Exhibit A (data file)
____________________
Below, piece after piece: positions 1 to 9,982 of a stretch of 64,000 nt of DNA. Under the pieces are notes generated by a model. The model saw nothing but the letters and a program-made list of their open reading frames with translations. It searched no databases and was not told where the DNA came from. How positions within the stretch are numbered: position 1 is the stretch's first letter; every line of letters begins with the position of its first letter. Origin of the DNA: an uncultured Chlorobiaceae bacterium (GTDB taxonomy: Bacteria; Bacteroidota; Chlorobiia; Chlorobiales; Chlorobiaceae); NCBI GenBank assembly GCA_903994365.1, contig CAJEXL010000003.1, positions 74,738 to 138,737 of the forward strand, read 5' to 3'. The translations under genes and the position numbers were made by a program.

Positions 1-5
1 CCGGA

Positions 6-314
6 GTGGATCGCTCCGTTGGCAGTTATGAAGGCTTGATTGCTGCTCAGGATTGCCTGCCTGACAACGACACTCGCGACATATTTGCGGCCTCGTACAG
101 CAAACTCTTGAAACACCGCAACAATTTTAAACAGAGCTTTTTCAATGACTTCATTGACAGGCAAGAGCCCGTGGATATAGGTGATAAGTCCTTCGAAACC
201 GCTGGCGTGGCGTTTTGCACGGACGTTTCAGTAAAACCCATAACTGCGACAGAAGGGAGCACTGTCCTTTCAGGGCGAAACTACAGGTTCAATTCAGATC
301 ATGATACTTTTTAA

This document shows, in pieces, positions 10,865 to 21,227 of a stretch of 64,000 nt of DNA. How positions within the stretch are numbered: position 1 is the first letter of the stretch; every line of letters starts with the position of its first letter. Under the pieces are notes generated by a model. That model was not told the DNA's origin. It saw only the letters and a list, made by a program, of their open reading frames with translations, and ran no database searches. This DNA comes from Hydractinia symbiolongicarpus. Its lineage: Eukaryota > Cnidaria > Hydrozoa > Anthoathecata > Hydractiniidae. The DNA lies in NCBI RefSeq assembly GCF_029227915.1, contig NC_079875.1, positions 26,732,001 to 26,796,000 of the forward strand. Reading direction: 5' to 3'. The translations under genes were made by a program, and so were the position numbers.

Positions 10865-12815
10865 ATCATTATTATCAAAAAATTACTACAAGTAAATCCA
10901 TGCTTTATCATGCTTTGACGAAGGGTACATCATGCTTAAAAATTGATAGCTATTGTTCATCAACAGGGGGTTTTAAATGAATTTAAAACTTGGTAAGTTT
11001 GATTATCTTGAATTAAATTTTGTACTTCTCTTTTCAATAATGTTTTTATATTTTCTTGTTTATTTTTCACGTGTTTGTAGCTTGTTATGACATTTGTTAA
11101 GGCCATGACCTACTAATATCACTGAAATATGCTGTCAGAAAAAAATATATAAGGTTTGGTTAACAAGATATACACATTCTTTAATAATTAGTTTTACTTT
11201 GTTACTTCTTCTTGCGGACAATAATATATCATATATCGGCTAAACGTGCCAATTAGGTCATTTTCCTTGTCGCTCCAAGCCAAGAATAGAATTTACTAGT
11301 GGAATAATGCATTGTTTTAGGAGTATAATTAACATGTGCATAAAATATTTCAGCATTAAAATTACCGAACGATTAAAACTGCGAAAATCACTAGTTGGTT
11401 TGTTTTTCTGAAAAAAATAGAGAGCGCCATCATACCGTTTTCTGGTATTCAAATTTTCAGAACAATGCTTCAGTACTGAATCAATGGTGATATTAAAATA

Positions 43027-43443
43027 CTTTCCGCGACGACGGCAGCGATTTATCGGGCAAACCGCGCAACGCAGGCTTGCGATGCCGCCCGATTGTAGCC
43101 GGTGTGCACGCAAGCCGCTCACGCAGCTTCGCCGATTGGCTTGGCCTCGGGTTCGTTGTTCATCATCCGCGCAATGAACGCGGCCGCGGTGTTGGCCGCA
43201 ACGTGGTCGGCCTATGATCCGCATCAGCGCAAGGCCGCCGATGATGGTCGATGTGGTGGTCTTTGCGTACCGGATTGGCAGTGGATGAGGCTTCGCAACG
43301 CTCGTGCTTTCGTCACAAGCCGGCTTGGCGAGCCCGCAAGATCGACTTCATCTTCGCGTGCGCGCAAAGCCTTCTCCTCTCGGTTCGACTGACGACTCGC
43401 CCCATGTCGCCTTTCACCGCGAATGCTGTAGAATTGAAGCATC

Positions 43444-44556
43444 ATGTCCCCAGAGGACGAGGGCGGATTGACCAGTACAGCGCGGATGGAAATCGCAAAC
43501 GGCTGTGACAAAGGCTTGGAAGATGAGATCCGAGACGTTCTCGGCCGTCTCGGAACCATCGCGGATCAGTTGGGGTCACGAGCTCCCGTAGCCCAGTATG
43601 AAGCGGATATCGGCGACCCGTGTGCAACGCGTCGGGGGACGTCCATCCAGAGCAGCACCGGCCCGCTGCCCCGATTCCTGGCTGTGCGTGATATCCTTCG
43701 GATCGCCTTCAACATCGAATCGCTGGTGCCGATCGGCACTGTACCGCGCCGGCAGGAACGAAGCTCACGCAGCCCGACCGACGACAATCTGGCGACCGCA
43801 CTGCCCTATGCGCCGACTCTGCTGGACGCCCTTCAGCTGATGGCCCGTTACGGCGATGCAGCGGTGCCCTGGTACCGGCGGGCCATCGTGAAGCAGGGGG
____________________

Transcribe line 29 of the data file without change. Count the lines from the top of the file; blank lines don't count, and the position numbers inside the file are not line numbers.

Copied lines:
43801 CTGCCCTATGCGCCGACTCTGCTGGACGCCCTTCAGCTGATGGCCCGTTACGGCGATGCAGCGGTGCCCTGGTACCGGCGGGCCATCGTGAAGCAGGGGG